$4.5M SEC Whistleblower Award Underscores Incentives to Report Internally
On May 24, 2019, the SEC awarded $4.5M to a whistleblower whose disclosures to his employer and regulators about a kickback scheme in Brazil led to a $30M enforcement action. According to the SEC’s press release announcing the award, this is the first award in which the whistleblower got credit for information that a company provided to the SEC following an internal investigation prompted by a whistleblower’s internal disclosure.
The whistleblower, a former orthopedic surgeon, initially provided an anonymous tip about the kickback scheme to his employer Biomet, which spurred the company to investigate the tip. Biomet self-reported the whistleblower’s tip to regulators and shared the results of its investigation, which formed the basis for an enforcement action. Within 120 days of disclosing the kickback scheme to Biomet, the whistleblower also reported the violation to the SEC, thereby rendering him eligible for an award based on the information that Biomet disclosed to the SEC from its internal investigation.
A Wall Street Journal article reports that the award stems from a 2017 enforcement action in which Biomet agreed to pay approximately $30 million to resolve parallel SEC and Department of Justice investigations into repeat violations of the Foreign Corrupt Practices Act (FCPA). In 2012, Biomet entered into a deferred prosecution agreement (DPA) and paid $22 million in penalties due to its subsidiaries and agents bribing publicly-employed physicians in Argentina, Brazil, and China for nearly a decade to win business. The SEC and DOJ took enforcement action in 2017 because Biomet “continued to interact and improperly record transactions with a known prohibited distributor in Brazil” and paid bribes to Mexican customs officials to import and smuggle unregistered and mislabeled dental products.
SEC Whistleblower Program Incentivizes Internal Whistleblowing
This $4.5M whistleblower award underscores two ways in which the SEC whistleblower rules incentivize internal whistleblowing. First, Rule 21F-6(a)(4) authorizes an increase in the award percentage where the whistleblower reported the possible securities violations through internal whistleblower, legal or compliance procedures. Second, under Rule 21F-4(c)(3), a whistleblower can get credit for information disclosed by a company to the SEC where the information results from an internal investigation of the whistleblower’s disclosure to the company, as long as the whistleblower also discloses the information to the SEC within 120 days of providing it to the company.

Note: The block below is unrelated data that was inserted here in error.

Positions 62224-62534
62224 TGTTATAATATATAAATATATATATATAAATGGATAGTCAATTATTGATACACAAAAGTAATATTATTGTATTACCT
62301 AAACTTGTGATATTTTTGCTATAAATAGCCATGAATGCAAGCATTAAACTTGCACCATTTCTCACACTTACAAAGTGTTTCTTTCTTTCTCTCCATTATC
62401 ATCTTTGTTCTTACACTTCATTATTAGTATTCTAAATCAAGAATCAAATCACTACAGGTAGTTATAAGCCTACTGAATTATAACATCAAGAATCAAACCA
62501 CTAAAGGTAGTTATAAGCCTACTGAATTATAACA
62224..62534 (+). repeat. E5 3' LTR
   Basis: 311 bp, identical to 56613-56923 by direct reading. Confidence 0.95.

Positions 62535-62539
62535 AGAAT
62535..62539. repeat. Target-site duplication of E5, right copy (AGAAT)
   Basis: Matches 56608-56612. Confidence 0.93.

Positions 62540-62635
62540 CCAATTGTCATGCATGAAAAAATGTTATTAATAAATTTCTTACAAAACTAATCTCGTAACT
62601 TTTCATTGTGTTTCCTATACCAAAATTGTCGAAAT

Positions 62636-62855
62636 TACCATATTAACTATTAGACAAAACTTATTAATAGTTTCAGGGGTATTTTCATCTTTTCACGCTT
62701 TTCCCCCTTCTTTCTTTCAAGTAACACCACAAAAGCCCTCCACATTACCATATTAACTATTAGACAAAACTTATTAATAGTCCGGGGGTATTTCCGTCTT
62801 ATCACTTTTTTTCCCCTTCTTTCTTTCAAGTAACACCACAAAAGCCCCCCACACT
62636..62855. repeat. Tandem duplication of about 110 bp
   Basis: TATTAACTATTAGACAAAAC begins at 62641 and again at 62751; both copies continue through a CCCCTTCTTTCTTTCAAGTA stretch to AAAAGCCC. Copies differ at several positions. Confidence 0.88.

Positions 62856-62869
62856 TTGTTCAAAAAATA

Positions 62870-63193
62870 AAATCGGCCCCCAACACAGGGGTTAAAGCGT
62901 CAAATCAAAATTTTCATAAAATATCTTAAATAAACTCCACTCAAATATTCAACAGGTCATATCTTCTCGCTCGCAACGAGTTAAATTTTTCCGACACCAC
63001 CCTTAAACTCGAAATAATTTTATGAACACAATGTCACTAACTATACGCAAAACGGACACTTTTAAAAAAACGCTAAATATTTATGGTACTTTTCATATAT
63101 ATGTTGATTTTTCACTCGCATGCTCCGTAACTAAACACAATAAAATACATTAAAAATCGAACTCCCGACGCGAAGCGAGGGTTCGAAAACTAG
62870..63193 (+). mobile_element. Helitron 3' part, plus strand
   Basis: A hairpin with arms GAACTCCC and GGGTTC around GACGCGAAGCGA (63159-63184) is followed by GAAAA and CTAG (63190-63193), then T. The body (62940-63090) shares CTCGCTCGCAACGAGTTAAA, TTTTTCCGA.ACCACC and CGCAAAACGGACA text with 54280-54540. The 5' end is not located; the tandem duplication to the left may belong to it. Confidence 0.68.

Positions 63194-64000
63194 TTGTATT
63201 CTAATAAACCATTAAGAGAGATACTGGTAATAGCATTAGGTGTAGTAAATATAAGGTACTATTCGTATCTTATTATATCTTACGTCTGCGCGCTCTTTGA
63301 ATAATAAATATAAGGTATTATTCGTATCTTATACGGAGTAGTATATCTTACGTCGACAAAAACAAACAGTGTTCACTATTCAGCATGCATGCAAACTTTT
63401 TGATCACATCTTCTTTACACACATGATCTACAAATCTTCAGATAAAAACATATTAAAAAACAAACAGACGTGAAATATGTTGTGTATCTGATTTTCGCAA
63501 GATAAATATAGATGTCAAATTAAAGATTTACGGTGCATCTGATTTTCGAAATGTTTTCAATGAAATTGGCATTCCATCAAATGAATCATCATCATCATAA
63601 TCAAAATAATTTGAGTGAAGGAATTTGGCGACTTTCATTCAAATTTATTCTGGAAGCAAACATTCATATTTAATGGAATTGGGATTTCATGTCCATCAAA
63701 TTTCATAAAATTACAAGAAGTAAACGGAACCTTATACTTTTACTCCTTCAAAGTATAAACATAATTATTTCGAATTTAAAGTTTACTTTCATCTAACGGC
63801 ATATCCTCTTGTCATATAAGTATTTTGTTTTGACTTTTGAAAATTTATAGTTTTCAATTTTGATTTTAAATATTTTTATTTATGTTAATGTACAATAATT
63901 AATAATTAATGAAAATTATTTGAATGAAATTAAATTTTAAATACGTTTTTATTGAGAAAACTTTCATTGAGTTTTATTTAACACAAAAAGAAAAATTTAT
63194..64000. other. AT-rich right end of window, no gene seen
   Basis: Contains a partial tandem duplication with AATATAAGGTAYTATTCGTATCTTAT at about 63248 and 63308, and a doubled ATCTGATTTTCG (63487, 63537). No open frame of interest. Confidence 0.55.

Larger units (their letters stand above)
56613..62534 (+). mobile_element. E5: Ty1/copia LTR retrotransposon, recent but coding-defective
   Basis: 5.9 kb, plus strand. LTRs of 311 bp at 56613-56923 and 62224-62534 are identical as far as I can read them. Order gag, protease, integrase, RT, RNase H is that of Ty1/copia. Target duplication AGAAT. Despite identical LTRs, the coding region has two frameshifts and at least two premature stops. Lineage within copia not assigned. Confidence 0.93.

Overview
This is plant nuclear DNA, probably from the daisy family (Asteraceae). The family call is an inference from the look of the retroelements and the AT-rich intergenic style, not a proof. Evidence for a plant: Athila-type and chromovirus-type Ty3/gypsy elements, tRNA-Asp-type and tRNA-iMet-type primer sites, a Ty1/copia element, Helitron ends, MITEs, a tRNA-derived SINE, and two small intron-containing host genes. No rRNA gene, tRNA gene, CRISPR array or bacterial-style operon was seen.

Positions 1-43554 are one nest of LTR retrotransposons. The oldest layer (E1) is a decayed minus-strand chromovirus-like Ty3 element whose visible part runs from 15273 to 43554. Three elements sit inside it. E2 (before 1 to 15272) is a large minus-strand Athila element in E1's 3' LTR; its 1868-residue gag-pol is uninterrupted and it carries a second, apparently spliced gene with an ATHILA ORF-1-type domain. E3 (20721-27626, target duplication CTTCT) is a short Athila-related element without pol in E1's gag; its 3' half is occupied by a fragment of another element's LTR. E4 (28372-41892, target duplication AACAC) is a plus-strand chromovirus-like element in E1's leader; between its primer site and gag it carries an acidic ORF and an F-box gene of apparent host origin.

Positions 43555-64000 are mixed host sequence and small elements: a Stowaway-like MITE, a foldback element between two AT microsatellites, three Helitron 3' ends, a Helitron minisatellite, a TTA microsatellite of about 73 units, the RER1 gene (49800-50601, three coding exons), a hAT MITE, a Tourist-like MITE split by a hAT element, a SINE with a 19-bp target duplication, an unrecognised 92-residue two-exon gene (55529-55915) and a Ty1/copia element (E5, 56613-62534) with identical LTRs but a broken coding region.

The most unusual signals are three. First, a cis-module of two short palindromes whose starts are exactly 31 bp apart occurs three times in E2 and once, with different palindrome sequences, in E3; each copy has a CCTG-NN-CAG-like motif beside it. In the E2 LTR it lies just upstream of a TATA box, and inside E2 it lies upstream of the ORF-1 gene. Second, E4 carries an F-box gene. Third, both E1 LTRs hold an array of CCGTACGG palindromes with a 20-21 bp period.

Significantly, a whistleblower is eligible for an award when the employer-provided information led to a successful enforcement action even if the information that the whistleblower originally provided to the employer would not have satisfied the “led to” requirements in the rules. Therefore, reporting internally and initiating an effective internal investigation can increase the probability of receiving an award, especially where the employer is motivated to address the misconduct. In this matter, Biomet was operating under a DPA with a compliance monitor and was required to promptly address any FCPA violation. Accordingly, Biomet had a strong incentive to investigate and self-disclose the whistleblower’s tip about an ongoing FCPA violation.
But in certain circumstances, internal whistleblowing can be futile, such as where a whistleblower works at a company at which senior management initiated and profited from a fraudulent scheme or where there is a substantial risk that the company will try to cover-up the violation (e.g., by destroying evidence or improperly influencing witnesses before the SEC has an opportunity to elicit testimony). Whistleblowers are also unlikely to report fraud internally at companies with weak compliance programs or with a known pattern of retaliating against whistleblowers. A recent survey by the Ethics and Compliance Initiative (ECI) suggests that retaliation against whistleblowers is likely a significant impediment to internal whistleblowing. In particular, the ECI survey found that in 2017, instances of perceived retaliation against employees doubled.
This $4.5M whistleblower award demonstrates how the SEC whistleblower program can complement, not undermine, corporate compliance programs. Here, the whistleblower’s tip enabled Biomet to promptly address an ongoing FCPA violation. By providing an early warning of the violation, the whistleblower helped Biomet stop the scheme and likely mitigated the potential penalty that would have resulted had the scheme persisted. But it is somewhat surprising that this is the first whistleblower award stemming from a company’s internal investigation of a whistleblower tip. It begs the question whether companies are taking adequate steps to investigate and remediate potential violations reported by whistleblowers.
Prior to making internal disclosures, whistleblowers should consider the rules that apply to their unique circumstances and evaluate potential remedies to combat retaliation. Due to the Supreme Court’s 2018 Digital Realty decision, internal disclosures are protected under the Dodd-Frank whistleblower protection provision only where the whistleblower also reports a potential violation to the SEC. Fortunately, the House Financial Services Committee recently approved on a bipartisan basis legislation clarifying that internal disclosures are protected under the Dodd-Frank Act (H.R. 2515). The House has not yet voted on this legislation. To learn more about remedies to combat retaliation against corporate whistleblowers, see our article Dodd-Frank Whistleblower Protection Post-Digital Realty.